The transcription factor NF-(B is essential for osteoclastogenesis and is considered a key modulator of inflammatory responses. Activation of NF-(B entails induction of a large I(B kinase (IKK) complex that comprises IKK1, IKK2, and IKK(/NEMO. IKK2 and IKK1 activate the canonical (p50/p65) and non- canonical (p52/relB) NF-(B pathways, respectively. Recent studies implicate IKK2 and IKK1 as essential for osteoclastogenesis, yet the mechanisms underling this function, remain unclear. In addition, IKK2 is considered as a key mediator of inflammatory events induced by TNF, LPS, and other pro-inflammatory agents (through the classical NF-(B pathway), whereas less is known about the role of IKK1 is such responses. In the past few years we have investigated molecular pathways regulating osteoclast activity in osteolytic responses, such as inflammatory osteolysis and arthritic bone erosion, and unveiled critical regulatory steps modulating NF-(B activation in osteoclast precursors. In this regard, we find that disruption of NF-(B activation at multiple levels attenuates osteoclastogenesis and inflammatory bone erosion. Specifically, we have shown that administration of dominant-negative forms of I(B(, that resist phosphorylation by IKK2;and most recently inhibition of IKK assembly with NEMO, using a decoy NEMO binding domain (NBD) peptide, all are successful approaches to inhibit osteoclastogenesis and bone erosion, in vitro and in vivo. Most importantly, we have preliminary evidence that, 1) failure of RANKL-induced osteoclastogenesis by IKK1-null OCPs is rescued by re-introduction of IKK1 cDNA constructs, and that 2) tissue-specific deletion of IKK2 in OCPs (using CD11b-cre) results with skeletally deformed mice. It is evident that osteoclastogenesis is impaired in the absence of IKK1 or IKK2, however, the precise mechanism(s) underlying signaling of IKKs in basal and inflammatory osteoclastogenesis remain scarce. Moreover, the relative contribution of either protein to these responses is indefinite. It is also known that IKK1 and IKK2 share considerable sequence and domain similarities, albeit they maintain distinct and non-overlapping functions. Thus, we hypothesize that IKK1 and IKK2 differentially regulate basal and inflammatory osteoclastogenesis through the alternative and classical NF-(B activation pathways. Hence, clarifying the individual roles of IKKs in osteoclastogenesis by investigating the details of their molecular signaling in osteoclasts, utilizing germ-line and specific tissue deletions of the relevant genes, will enable us to design strategies and selective inhibitors directed against IKK1 and IKK2 that may be useful for regulating osteoclastogenesis and alleviating inflammatory osteolysis in various bone resorptive disorders. Thus, we propose to investigate the following specific aims: 1) Determine the molecular role of IKK1 and IKK2 in basal and inflammatory osteoclastogenesis. 2) Determine the mechanism by which tyrosine phosphorylation regulates the fate and activity of IKK2 in the osteoclast lineage and it's impact on osteoclastogenesis. 3) Determine the role of IKK1 and IKK2 in inflammatory osteolysis, in vivo.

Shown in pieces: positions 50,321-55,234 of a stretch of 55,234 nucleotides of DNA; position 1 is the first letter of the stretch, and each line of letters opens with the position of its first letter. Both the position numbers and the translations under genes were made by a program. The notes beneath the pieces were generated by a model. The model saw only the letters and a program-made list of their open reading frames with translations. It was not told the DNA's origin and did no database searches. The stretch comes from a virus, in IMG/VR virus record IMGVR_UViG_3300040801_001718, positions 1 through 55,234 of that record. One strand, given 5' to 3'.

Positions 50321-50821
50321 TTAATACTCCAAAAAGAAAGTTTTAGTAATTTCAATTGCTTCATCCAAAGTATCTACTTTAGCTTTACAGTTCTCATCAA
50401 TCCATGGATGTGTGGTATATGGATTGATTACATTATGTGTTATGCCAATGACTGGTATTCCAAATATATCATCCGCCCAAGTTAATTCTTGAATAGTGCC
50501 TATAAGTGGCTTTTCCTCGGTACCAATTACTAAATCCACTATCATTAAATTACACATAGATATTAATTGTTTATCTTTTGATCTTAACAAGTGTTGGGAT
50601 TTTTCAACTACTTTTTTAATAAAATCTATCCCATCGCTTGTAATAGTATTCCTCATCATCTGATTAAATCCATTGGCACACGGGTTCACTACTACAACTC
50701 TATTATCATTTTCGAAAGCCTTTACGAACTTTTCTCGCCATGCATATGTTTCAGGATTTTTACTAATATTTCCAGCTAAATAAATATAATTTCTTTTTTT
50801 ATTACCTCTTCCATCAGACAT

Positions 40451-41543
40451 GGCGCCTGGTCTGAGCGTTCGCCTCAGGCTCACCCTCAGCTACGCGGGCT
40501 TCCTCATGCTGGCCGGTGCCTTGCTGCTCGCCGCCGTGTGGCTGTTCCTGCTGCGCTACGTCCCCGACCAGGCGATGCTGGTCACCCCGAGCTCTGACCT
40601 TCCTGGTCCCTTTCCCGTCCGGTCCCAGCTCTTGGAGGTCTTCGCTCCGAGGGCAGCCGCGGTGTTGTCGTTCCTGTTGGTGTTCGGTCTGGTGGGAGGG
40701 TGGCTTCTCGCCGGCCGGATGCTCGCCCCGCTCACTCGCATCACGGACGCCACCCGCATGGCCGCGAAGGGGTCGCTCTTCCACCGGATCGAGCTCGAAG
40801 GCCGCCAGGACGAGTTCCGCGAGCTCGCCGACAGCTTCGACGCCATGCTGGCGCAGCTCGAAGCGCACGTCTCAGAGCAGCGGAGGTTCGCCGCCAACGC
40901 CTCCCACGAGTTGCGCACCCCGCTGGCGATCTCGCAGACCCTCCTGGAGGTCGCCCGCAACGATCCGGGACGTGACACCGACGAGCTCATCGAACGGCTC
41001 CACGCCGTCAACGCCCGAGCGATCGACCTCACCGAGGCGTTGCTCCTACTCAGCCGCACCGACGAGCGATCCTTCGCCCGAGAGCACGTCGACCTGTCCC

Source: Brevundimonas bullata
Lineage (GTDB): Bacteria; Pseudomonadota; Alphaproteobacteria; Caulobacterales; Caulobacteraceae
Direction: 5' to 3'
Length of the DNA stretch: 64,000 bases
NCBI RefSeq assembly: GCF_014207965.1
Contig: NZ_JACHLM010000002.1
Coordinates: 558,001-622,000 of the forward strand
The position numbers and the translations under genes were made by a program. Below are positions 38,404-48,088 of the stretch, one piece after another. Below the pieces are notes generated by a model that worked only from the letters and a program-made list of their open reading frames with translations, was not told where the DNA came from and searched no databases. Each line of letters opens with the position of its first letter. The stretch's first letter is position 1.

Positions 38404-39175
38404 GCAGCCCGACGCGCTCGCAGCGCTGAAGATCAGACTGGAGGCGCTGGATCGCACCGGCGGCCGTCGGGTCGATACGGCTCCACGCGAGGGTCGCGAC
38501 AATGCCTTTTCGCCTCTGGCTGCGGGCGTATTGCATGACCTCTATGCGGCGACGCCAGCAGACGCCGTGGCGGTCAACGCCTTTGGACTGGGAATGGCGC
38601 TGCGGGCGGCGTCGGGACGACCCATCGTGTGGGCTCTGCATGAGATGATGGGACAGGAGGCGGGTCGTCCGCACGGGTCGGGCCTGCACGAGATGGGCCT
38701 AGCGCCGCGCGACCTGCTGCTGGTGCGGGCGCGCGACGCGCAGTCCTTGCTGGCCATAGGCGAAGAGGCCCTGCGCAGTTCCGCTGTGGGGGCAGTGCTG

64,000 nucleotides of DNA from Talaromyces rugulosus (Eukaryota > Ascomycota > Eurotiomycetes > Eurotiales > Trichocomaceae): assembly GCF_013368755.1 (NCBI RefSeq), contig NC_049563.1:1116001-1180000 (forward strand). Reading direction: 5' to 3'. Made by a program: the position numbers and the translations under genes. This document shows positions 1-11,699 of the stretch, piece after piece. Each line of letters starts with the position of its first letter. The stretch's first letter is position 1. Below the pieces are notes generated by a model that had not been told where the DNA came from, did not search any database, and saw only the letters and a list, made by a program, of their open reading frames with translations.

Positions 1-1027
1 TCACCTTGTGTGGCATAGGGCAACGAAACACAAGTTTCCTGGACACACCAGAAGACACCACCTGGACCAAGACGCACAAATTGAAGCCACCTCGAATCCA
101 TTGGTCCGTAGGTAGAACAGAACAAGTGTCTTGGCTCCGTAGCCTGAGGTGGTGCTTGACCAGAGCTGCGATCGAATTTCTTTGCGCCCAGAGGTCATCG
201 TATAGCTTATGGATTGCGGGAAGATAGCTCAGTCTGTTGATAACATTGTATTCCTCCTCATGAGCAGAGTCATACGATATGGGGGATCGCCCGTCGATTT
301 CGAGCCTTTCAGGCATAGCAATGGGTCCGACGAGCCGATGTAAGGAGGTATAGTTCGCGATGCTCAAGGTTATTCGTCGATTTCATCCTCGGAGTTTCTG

The transcription factor NF-(B is essential for osteoclastogenesis and modulates inflammatory responses. NF-(B is activated by the serine kinases, I(B kinase (IKK)-1, IKK-2, and IKK(/NEMO. Gene deletions of IKK1 or IKK2 led to defects in osteoclasts and inflammatory responses. Using IKK1 and IKK2-null mice, we propose to investigate the molecular domain contributions of IKK1 and IKK2 to osteoclastogenesis and inflammatory osteolysis, as is the case in inflammatory arthritis. Our proposal holds promise to identify novel selective anti-osteolytic therapies.
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